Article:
CWG 2018

CWG 2018: Rahul Aware bags gold, Babita silver in wrestling competition

Aware defeated Steven Takahashi of Canada 15-7 to clinch the gold medal in men’s 57kg freestyle event

India’s Rahul Aware came up with a brilliant performance in the second round to beat Canada’s Steven Takahashi 15-7 to lift India’s overall 13th gold medal and first from the wrestling arena.

Babita Kumari had bagged the silver in the women’s 53kg category after a 5-3 loss against another Canadian Diana Weicker in the nordic round-robin system.

(Read more: Follow all the updates on an action-packed day seven for India here.)

And Aware’s bout also looked like going that way with Takahashi taking a 4-2 lead in the opening round.

However, Aware fought back to go into the break with a 6-4 lead and then simply decimated his opponent clinching nine points with a few take downs. The Indian seemed to have injured his ribs midway through the second round but kept his composure to ensure the gold medal.

Earlier, in the women’s 53kg category, Babita Kumari suffered an unexpected loss in the final round robin game against Weicker and had to settle for a silver medal.

The 28-year-old, who had won the gold medal in the 2014 Games in the 55kg category, went into the final bout in top position but was penalised for passivity in the opening round against Weicker, who had not conceded a point in the event till then.

The second round saw both wrestlers looking for a point and Weicker was rewarded for a throw, though Babita immediately won two points to reduce the margin.

However, Weicker had the last laugh when she got her opponents back to win 5-3.

Support our journalism by subscribing to Scroll+ here. We welcome your comments at letters@scroll.in.
Sponsored Content BY 

What are racers made of?

Grit, strength and oodles of fearlessness.

Sportspersons are known for their superhuman discipline, single-minded determination and the will to overcome all obstacles. Biographies, films and documentaries have brought to the fore the behind-the-scenes reality of the sporting life. Being up at the crack of dawn, training without distraction, facing injuries with a brave face and recovering to fight for victory are scenes commonly associated with sportspersons.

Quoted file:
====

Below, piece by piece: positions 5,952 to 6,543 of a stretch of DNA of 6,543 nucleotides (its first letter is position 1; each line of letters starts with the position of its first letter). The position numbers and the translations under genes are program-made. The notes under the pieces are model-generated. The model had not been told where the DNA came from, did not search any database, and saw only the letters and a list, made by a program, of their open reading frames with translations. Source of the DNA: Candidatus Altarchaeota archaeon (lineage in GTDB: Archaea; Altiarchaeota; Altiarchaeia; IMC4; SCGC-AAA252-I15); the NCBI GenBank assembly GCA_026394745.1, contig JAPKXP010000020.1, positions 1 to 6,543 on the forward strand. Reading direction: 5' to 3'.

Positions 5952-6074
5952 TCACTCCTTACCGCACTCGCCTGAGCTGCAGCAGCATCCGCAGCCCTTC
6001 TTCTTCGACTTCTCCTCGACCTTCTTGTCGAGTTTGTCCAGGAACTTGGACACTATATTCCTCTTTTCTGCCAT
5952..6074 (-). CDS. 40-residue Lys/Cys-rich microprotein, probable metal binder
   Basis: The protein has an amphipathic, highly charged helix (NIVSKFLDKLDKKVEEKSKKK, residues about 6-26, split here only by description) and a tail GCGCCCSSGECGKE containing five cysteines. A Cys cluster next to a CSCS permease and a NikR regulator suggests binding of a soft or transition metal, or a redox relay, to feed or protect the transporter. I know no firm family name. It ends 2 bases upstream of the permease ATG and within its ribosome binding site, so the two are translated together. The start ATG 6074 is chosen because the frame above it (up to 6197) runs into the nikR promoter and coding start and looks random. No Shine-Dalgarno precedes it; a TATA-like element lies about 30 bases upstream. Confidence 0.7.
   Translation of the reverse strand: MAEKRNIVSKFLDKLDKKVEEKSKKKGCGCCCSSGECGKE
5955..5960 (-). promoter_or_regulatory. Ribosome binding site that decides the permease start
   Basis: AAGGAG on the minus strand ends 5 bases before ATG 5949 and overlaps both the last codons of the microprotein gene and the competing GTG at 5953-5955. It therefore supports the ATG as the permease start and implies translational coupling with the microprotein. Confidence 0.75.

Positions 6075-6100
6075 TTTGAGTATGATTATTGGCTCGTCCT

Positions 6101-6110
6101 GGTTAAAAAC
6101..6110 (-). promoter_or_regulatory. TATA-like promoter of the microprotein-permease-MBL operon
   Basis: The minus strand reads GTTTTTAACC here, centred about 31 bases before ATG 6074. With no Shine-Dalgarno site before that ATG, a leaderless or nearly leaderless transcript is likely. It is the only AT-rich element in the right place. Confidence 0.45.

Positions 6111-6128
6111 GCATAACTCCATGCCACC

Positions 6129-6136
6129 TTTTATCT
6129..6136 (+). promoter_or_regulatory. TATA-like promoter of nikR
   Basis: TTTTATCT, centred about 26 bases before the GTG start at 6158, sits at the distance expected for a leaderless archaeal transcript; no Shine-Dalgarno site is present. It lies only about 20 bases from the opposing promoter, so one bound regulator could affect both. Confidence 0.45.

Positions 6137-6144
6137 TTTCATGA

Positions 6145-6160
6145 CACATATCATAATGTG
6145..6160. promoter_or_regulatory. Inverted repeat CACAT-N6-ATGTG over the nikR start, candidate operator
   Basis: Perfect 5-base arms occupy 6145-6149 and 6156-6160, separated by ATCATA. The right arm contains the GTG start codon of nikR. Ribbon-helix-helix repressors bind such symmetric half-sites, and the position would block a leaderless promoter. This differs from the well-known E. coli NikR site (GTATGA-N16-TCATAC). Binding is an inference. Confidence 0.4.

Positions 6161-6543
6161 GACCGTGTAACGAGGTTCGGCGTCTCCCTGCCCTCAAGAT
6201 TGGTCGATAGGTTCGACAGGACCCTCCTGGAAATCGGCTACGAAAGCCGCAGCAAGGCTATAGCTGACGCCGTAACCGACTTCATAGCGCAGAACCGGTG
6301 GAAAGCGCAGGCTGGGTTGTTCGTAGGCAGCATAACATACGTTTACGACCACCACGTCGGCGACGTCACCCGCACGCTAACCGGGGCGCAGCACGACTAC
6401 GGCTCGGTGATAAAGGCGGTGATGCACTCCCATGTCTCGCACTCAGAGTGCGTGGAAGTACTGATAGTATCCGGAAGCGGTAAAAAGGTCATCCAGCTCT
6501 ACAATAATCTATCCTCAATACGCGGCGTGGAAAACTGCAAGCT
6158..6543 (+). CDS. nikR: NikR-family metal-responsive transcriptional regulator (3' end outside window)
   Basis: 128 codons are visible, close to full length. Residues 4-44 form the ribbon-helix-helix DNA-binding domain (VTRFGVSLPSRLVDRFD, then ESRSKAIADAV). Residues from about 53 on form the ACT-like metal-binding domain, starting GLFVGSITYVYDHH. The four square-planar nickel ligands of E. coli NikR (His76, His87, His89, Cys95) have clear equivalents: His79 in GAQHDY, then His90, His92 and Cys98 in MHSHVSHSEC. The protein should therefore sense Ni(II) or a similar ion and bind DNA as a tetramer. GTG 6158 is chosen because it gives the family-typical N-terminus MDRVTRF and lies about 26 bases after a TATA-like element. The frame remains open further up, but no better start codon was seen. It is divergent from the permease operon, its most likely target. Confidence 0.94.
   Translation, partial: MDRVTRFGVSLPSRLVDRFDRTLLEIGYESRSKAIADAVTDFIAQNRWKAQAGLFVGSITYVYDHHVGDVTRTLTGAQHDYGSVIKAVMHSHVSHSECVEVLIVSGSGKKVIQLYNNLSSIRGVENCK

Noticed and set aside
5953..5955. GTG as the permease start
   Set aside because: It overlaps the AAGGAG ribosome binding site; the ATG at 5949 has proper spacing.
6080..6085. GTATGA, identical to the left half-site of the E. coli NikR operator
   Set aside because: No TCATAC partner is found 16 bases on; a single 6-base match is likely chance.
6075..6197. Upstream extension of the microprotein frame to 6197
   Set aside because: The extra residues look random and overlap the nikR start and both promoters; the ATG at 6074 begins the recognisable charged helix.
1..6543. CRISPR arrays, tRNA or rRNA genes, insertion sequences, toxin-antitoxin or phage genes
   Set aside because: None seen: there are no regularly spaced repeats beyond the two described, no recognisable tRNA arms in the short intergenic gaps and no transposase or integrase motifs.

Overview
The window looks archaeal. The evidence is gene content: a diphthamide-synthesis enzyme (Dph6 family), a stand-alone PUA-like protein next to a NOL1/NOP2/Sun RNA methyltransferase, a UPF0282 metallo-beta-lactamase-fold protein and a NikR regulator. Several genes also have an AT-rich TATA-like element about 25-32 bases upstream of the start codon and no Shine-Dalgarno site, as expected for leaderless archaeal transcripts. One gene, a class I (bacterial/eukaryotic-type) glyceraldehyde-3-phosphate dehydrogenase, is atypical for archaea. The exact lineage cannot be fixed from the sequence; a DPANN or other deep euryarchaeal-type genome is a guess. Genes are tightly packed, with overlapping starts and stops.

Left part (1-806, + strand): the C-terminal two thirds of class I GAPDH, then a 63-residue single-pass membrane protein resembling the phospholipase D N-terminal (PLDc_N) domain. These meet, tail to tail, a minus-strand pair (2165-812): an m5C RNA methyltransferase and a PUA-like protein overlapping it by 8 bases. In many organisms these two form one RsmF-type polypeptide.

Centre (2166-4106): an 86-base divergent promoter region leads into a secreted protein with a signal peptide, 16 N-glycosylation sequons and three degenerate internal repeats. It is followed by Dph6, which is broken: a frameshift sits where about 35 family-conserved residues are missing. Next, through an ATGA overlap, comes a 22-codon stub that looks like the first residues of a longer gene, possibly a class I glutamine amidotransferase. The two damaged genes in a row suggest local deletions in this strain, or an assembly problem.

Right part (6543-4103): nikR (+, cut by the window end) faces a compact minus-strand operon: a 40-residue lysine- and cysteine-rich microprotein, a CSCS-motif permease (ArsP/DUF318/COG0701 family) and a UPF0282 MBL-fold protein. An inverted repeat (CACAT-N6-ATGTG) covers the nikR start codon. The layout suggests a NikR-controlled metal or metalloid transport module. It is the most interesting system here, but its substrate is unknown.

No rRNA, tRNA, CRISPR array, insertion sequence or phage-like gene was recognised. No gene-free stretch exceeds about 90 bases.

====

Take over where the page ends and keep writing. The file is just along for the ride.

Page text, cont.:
Racers are no different. Behind their daredevilry lies the same history of dedication and discipline. Cornering on a sports bike or revving up sand dunes requires the utmost physical endurance, and racers invest heavily in it. It helps stave off fatigue and maintain alertness and reaction time. It also helps them get the most out of their racecraft - the entirety of a racer’s skill set, to which years of training are dedicated.

Racecraft begins with something as ‘simple’ as sitting on a racing bike; the correct stance is the key to control and manoeuvre the bike. Riding on a track – tarmac or dirt is a great deal different from riding on the streets. A momentary lapse of concentration can throw the rider into a career ending crash.

Physical skill and endurance apart, racers approach a race with the same analytical rigour as a student appearing in an exam. They conduct an extensive study of not just the track, but also everything around it - trees, marshal posts, tyre marks etc. It’s these reference points that help the racer make braking or turning decisions in the frenzy of a high-stakes competition.

The inevitability of a crash is a reality every racer lives with, and seeks to internalise this during their training. In the immediate aftermath of the crash, racers are trained to keep their eyes open to help the brain make crucial decisions to avoid collision with other racers or objects on the track. Racers that meet with accidents can be seen sliding across the track with their heads held up, in a bid to minimise injuries to the head.

But racecraft is, of course, only half the story. Racing as a profession continues to confound many, and racers have been traditionally misunderstood. Why would anyone want to pour their blood, sweat and tears into something so risky? Where do racers get the fearlessness to do laps at mind boggling speed or hurtle down a hill unassisted? What about the impact of high speeds on the body day after day, or the monotony of it all? Most importantly, why do racers race? The video below explores the question.

Play


The video features racing champions from the stable of TVS Racing, the racing arm of TVS Motor Company, which recently completed 35 years of competitive racing in India. TVS Racing has competed in international rallies and races across some of the toughest terrains - Dakar, Desert Storm, India Baja, Merzouga Rally - and in innumerable national championships. Its design and engineering inputs over the years have also influenced TVS Motors’ fleet in India. You can read more about TVS Racing here.

This article has been produced by Scroll Brand Studio on behalf of TVS Racing and not by the Scroll editorial team.